Surviving congratulatory telegrams about a medal award, sent by one’s old Commanding Officer, seem to be somewhat rare. George Granger’s family must have been enormously proud of the high honour which George had received when he was awarded the DFM because they carefully preserved the telegram, together with the invitation to the investiture and one of the tickets to Buckingham Palace.
The Caterpillar Club, for aircrew whose lives had been saved by a silken Irvin parachute, is well-known. Less so is the Goldfish Club, for aircrew whose lives had been saved by an emergency dinghy. Few of the aircrew who ditched in the sea survived, but one of the lucky ones was Robert Butler, who won the badge on 28 February 1942 whilst in training. See: Robert Butler Wins a Goldfish
Working on the post yesterday on the condolence letter to Jespersen’s father reminded me of another condolence letter, this time written on the Pathfinder station at Oakington in December 1943. It concerned a friend, Bob Butler, who was stationed with 97 Squadron at Bourn. The condolence letter was addressed to his mother, Ellen Butler.
From an unknown official to Jespersen’s father: The Air Force refers to your visit some time back and it is with sorrow that we have to confirm that your son, Lt. Finn Varde Jespersen, was shot down during the night of 5th and 6th June 1944. When the accident occurred, your son was serving as leader and captain (Pilot) of a Lancaster four-engined night-bomber that belonged to No. 97 (Straits Settlements) Squadron. See the rest of the letter …
See also the memorials to the Jespersen crew on our sister site: War Graves and Remembrance
Jack Blair was a highly dedicated officer who flew more than his fair share of ops. In 1943, he was a member of John Sauvage‘s crew on 97 Squadron; in 1944, having moved to 156 Squadron, he was flying with a pilot named Ward when the crew were shot down on their return journey. Thanks to Arjan Wemmers and many others, a wonderful collection of material has been assembled on the Ward crew, and in particular on Jack Blair. (See catalogue item: Ward Crew and Squadron Leader Blair.) We are very pleased to have this collection in the Archive.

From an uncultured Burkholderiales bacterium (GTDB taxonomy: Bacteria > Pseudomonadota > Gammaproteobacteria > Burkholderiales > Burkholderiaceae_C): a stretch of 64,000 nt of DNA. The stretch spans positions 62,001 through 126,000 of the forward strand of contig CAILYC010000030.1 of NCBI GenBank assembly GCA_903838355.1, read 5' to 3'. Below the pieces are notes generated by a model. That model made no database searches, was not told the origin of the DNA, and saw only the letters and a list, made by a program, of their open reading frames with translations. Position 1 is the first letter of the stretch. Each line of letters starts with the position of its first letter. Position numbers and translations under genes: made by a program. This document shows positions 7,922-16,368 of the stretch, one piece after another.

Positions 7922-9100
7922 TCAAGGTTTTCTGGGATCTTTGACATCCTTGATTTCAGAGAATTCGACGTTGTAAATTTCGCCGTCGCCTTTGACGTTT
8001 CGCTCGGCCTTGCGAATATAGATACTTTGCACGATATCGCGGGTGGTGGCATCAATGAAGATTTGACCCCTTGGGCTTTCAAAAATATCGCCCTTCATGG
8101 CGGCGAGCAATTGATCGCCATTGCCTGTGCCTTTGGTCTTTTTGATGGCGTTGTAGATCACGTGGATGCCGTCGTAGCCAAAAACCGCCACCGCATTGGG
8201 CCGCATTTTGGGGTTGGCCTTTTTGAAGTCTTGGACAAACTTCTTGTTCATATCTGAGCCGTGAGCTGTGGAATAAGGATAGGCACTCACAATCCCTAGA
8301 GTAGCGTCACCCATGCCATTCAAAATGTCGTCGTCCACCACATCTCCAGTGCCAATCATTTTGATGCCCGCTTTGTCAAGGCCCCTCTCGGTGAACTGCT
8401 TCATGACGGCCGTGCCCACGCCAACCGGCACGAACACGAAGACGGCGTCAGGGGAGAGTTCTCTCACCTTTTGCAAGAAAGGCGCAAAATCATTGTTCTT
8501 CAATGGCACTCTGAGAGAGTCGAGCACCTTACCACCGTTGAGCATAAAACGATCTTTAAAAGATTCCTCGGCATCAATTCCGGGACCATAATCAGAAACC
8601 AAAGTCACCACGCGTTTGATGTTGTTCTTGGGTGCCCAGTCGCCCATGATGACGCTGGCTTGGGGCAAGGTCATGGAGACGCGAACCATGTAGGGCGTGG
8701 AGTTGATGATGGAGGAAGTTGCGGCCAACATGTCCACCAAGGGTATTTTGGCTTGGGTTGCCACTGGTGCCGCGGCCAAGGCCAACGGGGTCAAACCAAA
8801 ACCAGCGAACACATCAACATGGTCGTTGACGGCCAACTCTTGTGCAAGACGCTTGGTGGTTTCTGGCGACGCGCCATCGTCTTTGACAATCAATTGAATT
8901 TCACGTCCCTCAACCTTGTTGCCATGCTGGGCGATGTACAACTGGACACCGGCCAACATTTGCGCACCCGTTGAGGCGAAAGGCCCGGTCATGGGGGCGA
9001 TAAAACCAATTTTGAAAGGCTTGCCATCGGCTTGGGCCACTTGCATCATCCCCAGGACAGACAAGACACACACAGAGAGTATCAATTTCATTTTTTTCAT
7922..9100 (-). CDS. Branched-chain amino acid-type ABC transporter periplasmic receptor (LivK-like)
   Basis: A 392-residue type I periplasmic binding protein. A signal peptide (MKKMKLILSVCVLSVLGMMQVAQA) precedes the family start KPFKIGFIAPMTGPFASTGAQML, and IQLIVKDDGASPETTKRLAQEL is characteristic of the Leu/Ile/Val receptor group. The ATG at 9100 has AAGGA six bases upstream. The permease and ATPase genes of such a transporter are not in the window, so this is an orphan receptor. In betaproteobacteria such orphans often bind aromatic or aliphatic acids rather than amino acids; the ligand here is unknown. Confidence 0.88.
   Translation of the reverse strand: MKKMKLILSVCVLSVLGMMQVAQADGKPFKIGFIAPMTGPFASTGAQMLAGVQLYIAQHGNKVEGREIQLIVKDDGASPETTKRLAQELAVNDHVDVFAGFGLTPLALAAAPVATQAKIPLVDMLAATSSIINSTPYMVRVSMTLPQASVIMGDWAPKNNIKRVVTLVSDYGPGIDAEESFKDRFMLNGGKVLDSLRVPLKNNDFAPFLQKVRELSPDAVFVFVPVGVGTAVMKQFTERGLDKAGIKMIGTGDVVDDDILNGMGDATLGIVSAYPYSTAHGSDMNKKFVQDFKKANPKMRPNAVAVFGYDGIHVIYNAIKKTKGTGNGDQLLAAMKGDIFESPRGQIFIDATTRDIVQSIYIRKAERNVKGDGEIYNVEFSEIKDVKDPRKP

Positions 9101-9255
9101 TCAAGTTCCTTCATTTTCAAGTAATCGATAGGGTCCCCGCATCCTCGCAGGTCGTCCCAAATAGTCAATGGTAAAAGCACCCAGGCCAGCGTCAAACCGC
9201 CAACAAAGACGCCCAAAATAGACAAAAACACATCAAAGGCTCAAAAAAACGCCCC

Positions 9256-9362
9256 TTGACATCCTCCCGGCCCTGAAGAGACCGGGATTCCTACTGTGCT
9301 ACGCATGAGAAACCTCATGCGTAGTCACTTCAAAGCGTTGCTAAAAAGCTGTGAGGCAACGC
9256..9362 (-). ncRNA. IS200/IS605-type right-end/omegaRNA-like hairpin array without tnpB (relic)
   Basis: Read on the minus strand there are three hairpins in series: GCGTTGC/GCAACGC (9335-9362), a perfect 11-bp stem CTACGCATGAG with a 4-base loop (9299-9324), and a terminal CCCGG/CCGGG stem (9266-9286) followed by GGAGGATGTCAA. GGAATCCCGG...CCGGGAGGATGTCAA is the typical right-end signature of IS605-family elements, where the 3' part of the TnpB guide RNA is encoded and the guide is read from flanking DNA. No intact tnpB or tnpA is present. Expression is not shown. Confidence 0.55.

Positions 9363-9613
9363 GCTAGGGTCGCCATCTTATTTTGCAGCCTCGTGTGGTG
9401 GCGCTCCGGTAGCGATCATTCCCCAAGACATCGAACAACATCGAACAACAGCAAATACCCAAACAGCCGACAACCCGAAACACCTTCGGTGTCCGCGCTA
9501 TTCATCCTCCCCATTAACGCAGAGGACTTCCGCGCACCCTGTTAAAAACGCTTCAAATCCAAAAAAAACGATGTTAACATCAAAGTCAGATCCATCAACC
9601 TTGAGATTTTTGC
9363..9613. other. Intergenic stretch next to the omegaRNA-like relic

Earlier this year we received a very nice colourised version of the lovely photograph of Hugh Baker, standing outside a rather grand house in Hastings in 1942. Due to much dedicated local sleuthing, the actual house has been identified. See the update on THIS PAGE
To add to the previous information on Finn Varde Jespersen, the Royal Norwegian Air Force pilot who was lost with all his crew on D-Day when flying with 97 Squadron, we have a very interesting photograph of him and fellow Norwegians when they were in training in Canada in 1941. For more details: Jespersen Crew, D-Day
We would still like to find information about where Jespersen and the Norwegian members of his crew are buried in Norway.
We have been sent this lovely photograph of the D-Day commemorations for the Jespersen crew, who were shot down and all killed on 6 June 1944. The memorial is north-west of Osmanville in the churchyard of St Clements. With thanks to David Wold, who accompanied the 97 year old Norwegian veteran Trygve Hanse from Canada to the ceremony. Hanse was a sailor on the destroyer Stord on the morning of 6 June 1944.
We are beginning to collect a little information about Finn Varde Jerspersen, who was at ‘Little Norway’ in Canada for some time and there taught other pilots how to fly.
97 Squadron lost its charismatic Commanding Officer, Wing Commander Carter, on D-Day.
It also lost the Jespersen crew, most of whom were Norwegians.
Whilst there were other Pathfinder casualties on that day, for me these two crews are amongst the most memorable, especially on this 75th Anniversary of D-Day.
JENNIE MACK GRAY
John’s funeral took place yesterday, on 29 April 2019, and we have asked permission from the family to publish this very touching, and sometimes very funny, EULOGY of John, written by his son Paul. It tells a great deal about this extraordinary man who flew for the Pathfinders in 1943.